Though otherwise accurate, the subtitle to Orhan Pamuk’s new novel — “Being the Adventures and Dreams of Mevlut Karatas, a Seller of Boza, and of His Friends, and Also a Portrait of Life in Istanbul Between 1969 and 2012 From Many Different Points of View” — makes the book’s complicated ambitions appear simple, if not quaint. “Have no fear,” it seems to say, “we’ll merely be synthesizing over 40 years of modern history from one of the most culturally tumultuous cities in the world, while also following a large cast of characters crossing lines of class, politics, religion and gender, all of which will collect around a lowly street vendor’s ‘adventures and dreams.’ What could be breezier?” In fact, the truth of “A Strangeness in My Mind” lies somewhere between Pamuk’s playfulness and my knottier version — for this is a book that champions simplicity even as it wrestles with the complexity of an ever-changing city, and attempts to manage as plainly as possible a necessarily sprawling tale.
Its hero is Mevlut, and like other Pamuk characters, he is caught between worlds. The conflict between tradition and modernity in Turkish culture is the major subject of Pamuk’s career (his citation for the 2006 Nobel Prize in Literature reads, “Who in the quest for the melancholic soul of his native city has discovered new symbols for the clash and interlacing of cultures”), and his protagonists do double duty as both products of, and windows onto, their historical moments. In Pamuk’s gallery of Turkish Everymen — including Ka in “Snow,” Kemal in “The Museum of Innocence” and Black in “My Name Is Red” — Mevlut stands out as the most sentimental, purest of heart and humblest of aspiration. If he were an archetype, he would be the wise fool. His cousin Suleyman thinks him an inexplicable simpleton; his communist friend Ferhat says “he’s a bit of a weirdo, but he’s got a heart of gold”; his sister-in-law calls him “cute as a little boy” — yet these and other infantilizing comments serve only to show how poorly others understand Mevlut’s inner complexity. He struggles to understand himself, the “strangeness” in his mind, a cloudy anxiety that only partly clears by the book’s end. In the meantime, we learn about Mevlut’s two great loves, both introduced in their own short opening chapters.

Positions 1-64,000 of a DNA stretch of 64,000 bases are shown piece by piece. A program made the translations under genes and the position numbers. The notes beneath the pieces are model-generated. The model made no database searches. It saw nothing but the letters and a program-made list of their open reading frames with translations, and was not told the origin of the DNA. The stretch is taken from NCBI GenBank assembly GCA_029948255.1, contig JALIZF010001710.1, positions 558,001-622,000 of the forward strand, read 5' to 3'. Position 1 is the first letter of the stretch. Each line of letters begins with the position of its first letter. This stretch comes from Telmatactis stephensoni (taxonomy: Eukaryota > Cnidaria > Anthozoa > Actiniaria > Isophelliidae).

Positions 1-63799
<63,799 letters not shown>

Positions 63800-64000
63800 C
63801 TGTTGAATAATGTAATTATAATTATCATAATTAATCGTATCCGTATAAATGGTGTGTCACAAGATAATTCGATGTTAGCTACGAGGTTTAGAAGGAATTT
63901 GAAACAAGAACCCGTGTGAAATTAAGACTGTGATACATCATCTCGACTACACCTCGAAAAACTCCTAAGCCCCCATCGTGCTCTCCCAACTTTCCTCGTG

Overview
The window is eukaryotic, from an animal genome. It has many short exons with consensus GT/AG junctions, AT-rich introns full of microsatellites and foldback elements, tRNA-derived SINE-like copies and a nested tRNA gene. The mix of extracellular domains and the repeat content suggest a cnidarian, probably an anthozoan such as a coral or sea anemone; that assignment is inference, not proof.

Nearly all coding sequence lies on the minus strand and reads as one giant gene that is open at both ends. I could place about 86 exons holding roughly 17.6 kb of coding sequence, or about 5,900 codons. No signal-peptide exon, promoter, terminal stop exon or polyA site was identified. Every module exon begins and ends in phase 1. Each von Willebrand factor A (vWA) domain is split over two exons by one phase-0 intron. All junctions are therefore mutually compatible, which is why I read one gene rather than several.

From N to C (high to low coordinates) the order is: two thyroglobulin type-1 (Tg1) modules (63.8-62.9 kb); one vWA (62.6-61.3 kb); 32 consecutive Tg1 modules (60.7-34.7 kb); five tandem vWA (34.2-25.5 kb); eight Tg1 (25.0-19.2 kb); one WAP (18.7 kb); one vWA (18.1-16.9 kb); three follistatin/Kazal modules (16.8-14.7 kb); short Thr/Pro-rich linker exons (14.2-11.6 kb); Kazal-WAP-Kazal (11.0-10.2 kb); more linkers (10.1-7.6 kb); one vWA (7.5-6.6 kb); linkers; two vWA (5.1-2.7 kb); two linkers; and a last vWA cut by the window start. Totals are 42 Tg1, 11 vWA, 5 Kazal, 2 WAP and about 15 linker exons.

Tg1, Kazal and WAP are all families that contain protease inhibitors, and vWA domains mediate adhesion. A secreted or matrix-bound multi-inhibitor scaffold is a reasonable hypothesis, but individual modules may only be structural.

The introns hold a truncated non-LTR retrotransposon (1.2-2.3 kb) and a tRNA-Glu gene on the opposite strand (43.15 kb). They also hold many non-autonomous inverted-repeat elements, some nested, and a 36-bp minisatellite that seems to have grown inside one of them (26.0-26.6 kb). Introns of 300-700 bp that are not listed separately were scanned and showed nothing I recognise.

Chapter 1 gives us Rayiha, whom he marries in a plot straight out of a Shakespearean comedy: a cousin’s wedding, youthful love at first sight, a bit of trickery by which Mevlut is led to elope, not with the woman of his dreams, but with her less attractive sister. Though realizing his mistake in time, honorable Mevlut sees the marriage through and finds a truer love than the blind passion he’d first pursued. Fortunately, Pamuk’s story line doesn’t stop on this moralistic high note but pushes on, evolving into a complex psychological drama as the repercussions of the initial “trick” work their way through decades of Mevlut’s life, and providing a boost of plot whenever the novel needs it.